Sunday 19 Aug 2018 | 20:14 | SYDNEY
Sunday 19 Aug 2018 | 20:14 | SYDNEY

Aid and development linkage


Danielle Cave


5 May 2010 13:22

  • All kinds of social media were set alight this week by the controversy created by t-shirt entrepreneur Jason Sadler and his attempt to send 1MillionShirts to Africa. Unfortunately for Sadler, the belief that he was making an important contribution to Africa’s development was swiftly crushed, and he was savaged by the online development community. To his credit, Sadler halted his campaign at '0,000,625 t-shirts sent' and immediately organised a roundtable to work out where he went so wrong. African aid provider TMS Ruge's detailed account of the debate is worth a look.
  • This week, Obama & Bono met to discuss the preparation of United States leading up to the UN Millennium Development Goal summit in September. The focus of the meeting was on innovation, the use of technology in development and ways of making US foreign aid more effective. Bono is not the only pop star/philanthropist Obama has cleared his schedule for this year.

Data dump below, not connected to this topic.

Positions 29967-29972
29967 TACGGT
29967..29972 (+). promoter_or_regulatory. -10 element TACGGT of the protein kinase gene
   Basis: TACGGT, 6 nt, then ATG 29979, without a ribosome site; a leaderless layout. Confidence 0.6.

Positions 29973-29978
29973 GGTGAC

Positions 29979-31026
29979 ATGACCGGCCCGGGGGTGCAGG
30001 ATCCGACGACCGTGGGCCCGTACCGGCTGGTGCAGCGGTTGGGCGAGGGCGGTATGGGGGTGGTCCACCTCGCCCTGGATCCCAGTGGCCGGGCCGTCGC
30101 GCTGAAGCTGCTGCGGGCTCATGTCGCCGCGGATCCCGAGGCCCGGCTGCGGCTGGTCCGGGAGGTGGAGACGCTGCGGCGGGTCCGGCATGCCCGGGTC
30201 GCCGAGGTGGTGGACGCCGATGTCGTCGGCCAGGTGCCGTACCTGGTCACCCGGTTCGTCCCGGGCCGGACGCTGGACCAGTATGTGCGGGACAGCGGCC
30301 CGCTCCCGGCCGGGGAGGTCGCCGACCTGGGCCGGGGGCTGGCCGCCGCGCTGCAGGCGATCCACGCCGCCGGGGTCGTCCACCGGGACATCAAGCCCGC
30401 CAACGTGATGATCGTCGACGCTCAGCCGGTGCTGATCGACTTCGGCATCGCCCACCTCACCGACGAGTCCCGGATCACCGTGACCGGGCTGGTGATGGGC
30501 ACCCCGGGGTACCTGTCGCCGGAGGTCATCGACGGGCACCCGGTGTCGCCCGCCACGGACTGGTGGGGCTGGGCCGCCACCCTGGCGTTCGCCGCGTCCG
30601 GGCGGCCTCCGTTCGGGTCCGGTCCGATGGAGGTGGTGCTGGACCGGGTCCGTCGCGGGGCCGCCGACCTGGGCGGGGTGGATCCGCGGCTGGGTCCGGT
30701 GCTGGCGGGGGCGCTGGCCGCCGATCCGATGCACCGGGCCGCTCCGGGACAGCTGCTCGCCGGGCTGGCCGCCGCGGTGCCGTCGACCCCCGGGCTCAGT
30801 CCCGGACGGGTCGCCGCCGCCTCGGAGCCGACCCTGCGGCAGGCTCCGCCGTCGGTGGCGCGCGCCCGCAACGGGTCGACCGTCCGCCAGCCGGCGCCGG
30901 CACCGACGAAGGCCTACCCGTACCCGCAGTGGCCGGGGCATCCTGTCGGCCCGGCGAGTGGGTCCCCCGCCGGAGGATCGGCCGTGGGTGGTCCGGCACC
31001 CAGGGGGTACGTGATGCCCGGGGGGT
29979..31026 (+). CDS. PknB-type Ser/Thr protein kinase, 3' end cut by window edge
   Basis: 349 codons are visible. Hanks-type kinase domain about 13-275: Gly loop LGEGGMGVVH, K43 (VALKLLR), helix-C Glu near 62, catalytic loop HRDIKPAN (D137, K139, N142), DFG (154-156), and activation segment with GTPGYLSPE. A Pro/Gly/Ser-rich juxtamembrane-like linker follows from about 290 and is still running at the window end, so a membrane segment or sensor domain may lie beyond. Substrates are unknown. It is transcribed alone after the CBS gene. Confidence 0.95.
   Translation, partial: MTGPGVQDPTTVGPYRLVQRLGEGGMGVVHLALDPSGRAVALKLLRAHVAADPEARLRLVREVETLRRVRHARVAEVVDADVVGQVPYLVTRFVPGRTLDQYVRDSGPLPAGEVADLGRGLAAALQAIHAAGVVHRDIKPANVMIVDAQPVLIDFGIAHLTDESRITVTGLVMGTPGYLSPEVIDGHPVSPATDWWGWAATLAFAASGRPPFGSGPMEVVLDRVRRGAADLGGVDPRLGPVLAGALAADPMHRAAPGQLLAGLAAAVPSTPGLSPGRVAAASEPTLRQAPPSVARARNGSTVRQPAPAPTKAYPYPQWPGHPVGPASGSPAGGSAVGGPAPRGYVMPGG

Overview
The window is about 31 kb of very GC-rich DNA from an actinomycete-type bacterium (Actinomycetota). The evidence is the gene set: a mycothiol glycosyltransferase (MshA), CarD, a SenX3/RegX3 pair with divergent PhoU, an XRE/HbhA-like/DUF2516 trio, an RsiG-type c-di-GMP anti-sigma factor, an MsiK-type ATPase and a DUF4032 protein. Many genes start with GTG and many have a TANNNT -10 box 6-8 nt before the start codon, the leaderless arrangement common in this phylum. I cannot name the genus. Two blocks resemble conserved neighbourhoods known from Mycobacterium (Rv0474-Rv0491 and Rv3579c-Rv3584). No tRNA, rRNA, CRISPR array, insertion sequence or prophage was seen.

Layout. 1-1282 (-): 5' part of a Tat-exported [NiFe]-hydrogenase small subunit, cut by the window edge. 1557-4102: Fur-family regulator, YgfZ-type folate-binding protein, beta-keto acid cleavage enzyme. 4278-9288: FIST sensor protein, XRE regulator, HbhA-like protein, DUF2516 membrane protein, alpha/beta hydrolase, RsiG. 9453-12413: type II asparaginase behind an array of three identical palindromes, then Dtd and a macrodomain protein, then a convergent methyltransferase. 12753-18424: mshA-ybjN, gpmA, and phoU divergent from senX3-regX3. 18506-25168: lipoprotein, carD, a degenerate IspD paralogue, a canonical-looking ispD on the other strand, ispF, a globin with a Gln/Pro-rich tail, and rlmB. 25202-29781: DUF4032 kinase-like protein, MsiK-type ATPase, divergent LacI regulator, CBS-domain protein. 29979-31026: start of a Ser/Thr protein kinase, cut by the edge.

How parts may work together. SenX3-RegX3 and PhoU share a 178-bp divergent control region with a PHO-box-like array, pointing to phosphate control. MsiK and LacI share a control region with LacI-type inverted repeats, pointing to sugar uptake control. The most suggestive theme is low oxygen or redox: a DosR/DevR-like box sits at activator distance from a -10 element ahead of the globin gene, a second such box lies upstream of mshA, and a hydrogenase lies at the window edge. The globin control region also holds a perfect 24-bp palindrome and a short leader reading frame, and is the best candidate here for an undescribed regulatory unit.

• An NGO called Open Mind has revamped the antiquated 'question box' idea to provide greater access to information for rural and isolated communities in developing countries. Question Box is now in use in parts of India and Uganda after a grant from the Bill and Melinda Gates Foundation. With an open-source version in development to allow free use of the software code, the initiative could prove useful elsewhere — perhaps in Papua New Guinea?
  • President of US think-tank Centre for Global Development, Nancy Birdsall, and colleague William D Savedoff, have launched their new book Cash on Delivery: A New Approach to Foreign Aid, which focuses on the education sector. The COD Aid model involves a hands-off approach by donors, treating aid as a long-term business contract involving outcomes (progress), independent verification and transparency, and ensuring the model is complementary to other aid forms. Unsurprisingly, some are keen on the new model, and some are not.

Photo by Flickr user Aymanshamma, used under a Creative Commons licence.